Representative Publications: The Harp and the Eagle: Irish-American Volunteers and the Union Army, 1861-1865 (2006); Editor and contributor, Civil War Citizens: Race, Ethnicity and Identity in America’s Bloodiest Conflict (2010); Don’t Hurry Me Down to Hades: Soldiers and Families in America’s Civil War (2013); Hood's Texas Brigade: The Soldiers and Families of the Confederacy's Finest Combat Unit (2017).
Area(s) of Historical Specialization: Military History/War and Society, American Civil War, Nineteenth-century U.S.
Candidate Statement: This is an exciting time to be a part of the SMH as we work to better serve the Society’s and our members’ needs in a number of ways, including continuing our commitment to advancing active scholarly engagement in the field; assuring that the study of military history remains relevant to citizens, educators, members of the armed forces, and policymakers; helping recent graduates find employment in a challenging job market; and growing our organization by engaging new groups of potential members, including the large veteran population in this country. I have been a member of the SMH for nearly thirty years and have served the organization in several capacities: as a regional coordinator, as chair (currently) and member of the editorial board of the Journal of Military History, as a member of the Society’s membership committee, and as one of the key organizers of the 2013 annual meeting in New Orleans. I will also bring considerable experience to the post from my service to other academic organizations, including my tenure as Vice President and President of the Mississippi Historical Society and my time on the editorial boards of Civil War History, War and Society, and The Journal of the Civil War Era. I believe this long history of professional service will allow me to offer both thoughtful counsel and fresh ideas to SMH leadership about the important issues facing the Society as we move forward.
Kara Dixon Vuic
Present Position: LCpl. Benjamin W. Schmidt Professor of War, Conflict, and Society in 20th-Century America, Texas Christian University.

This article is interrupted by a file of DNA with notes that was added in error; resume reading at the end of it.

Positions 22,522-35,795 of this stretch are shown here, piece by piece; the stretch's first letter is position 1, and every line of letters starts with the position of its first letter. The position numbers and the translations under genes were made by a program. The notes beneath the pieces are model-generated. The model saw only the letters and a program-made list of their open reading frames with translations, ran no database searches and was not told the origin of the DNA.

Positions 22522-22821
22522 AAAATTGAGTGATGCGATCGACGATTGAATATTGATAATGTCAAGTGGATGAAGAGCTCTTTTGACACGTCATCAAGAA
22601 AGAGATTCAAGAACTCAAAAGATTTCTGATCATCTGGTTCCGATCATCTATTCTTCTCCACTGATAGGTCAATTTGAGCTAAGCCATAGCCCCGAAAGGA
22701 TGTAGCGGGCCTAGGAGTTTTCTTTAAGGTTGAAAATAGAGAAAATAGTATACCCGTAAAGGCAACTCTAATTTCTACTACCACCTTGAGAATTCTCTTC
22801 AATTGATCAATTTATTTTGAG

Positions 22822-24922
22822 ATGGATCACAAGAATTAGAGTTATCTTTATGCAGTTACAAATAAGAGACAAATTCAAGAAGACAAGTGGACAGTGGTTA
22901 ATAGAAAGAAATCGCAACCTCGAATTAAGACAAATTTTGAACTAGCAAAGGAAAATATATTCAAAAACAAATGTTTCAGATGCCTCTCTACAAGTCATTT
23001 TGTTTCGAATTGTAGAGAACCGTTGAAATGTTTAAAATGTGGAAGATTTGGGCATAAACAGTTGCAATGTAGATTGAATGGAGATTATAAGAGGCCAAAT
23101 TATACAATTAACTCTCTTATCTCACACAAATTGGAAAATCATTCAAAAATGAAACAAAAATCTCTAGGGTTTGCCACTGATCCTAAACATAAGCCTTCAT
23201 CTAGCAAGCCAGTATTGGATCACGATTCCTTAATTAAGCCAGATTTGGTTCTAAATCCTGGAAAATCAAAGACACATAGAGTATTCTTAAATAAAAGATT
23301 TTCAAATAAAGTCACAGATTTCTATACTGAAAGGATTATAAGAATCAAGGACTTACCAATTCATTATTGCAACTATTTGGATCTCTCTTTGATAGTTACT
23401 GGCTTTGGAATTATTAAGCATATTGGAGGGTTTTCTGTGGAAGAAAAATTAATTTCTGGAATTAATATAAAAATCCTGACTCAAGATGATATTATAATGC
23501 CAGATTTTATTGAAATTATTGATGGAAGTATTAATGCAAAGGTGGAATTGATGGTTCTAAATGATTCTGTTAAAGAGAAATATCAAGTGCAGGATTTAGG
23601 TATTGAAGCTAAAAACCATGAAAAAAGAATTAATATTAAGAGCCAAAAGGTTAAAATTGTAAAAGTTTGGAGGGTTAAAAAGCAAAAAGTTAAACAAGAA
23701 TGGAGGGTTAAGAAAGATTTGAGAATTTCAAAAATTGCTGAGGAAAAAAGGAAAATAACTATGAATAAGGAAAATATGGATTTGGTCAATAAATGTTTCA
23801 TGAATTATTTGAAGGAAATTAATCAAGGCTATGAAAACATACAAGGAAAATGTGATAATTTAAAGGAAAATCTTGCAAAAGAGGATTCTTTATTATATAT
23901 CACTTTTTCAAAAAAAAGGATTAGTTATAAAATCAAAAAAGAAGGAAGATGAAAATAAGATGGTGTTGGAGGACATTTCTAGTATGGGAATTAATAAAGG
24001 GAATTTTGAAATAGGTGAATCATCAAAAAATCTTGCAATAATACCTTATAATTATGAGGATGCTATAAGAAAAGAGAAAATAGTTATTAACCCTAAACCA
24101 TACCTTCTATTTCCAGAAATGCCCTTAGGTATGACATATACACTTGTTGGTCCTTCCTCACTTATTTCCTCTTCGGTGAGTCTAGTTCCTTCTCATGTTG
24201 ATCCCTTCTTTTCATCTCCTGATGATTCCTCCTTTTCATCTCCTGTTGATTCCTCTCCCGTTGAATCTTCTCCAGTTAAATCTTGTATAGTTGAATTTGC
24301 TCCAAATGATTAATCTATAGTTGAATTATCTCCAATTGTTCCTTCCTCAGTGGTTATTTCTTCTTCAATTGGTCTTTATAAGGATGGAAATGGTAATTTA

Education: BA Marshall University (1999), MA Indiana University (2001), PhD Indiana University (2006).
Special Appointments: Series Co-editor, “Studies in War, Society, and the Military,” University of Nebraska Press (2014-present); Lead Scholar for the National World War II Museum Summer Teacher Institute (2018); Organizer, LCpl. Benjamin W. Schmidt annual Symposium on War, Conflict, and Society at TCU (2015-present); Consultant, “With Good Reason” radio program on the Vietnam War (2017-2018); Advisory Board for the Vietnam Women’s Memorial to Eastern National (2015-present); Advisory Board, The American Soldier in World War II (2016-present); Consultant (on-camera), Partisan Pictures documentary “USO-For the Troops” (2016); Board of Directors, Vietnam Women’s Memorial Foundation (2013-2014); Organizer, “Making the World Safe for Democracy? Diversity in the First World War” Symposium at High Point University (2014); Organizer, Gender and Conflict workshop at High Point University (2014); Advisory Board, Encyclopedia of Military Science (SAGE) (2009-2013); Book Review Editor, Minerva Journal of Women and War (2009-2012); Book Review Editor, H-Minerva (2004-2009); Editorial Assistant, American Historical Review (2001-2002).
SMH Activities and Service: Chair, Allan R. Millett Dissertation Research Fellowship Award Selection Committee (2018-29); Chair, 2018 Program Committee (2017-2018); Teaching Committee (2016-2017); 2016 and 2017 Program Committees (2015-2017).
Representative Publications: The Girls Next Door: Bringing the Home Front to the Front Lines (Harvard University Press, forthcoming 2019); Officer, Nurse, Woman: The Army Nurse Corps in the Vietnam War (Johns Hopkins University Press, 2010); The Routledge History of Gender, War, and the U.S. Military (Routledge, 2017); “Gender and the Military,” in At War: Militarism and U.S. Culture in the 20th Century and Beyond (2018); “Mobilizing Marriage and Motherhood: Military Families and Family Planning since World War II,” in Integrating the U.S. Military (2017); “American Women and World War II,” in The Routledge Handbook of U.S. Diplomatic and Military History, 1865 to the Present (2013); “Wartime Nursing and Power,” in The Routledge Handbook on the Global History of Nursing (2013); “Where the Boys Are: Militarization, Sexuality, and Red Cross Donut Dollies,” in Gender and Conflict since 1914 (2012); “‘I’m afraid we’re going to have to just change our ways:’ Marriage, Motherhood, and Pregnancy in the Army Nurse Corps during the Vietnam War,” Signs 32, no. 4 (Summer 2007); “‘Officer. Nurse. Woman.:’ Army Nurse Corps Recruitment for the Vietnam War,” Nursing History Review 14 (2006).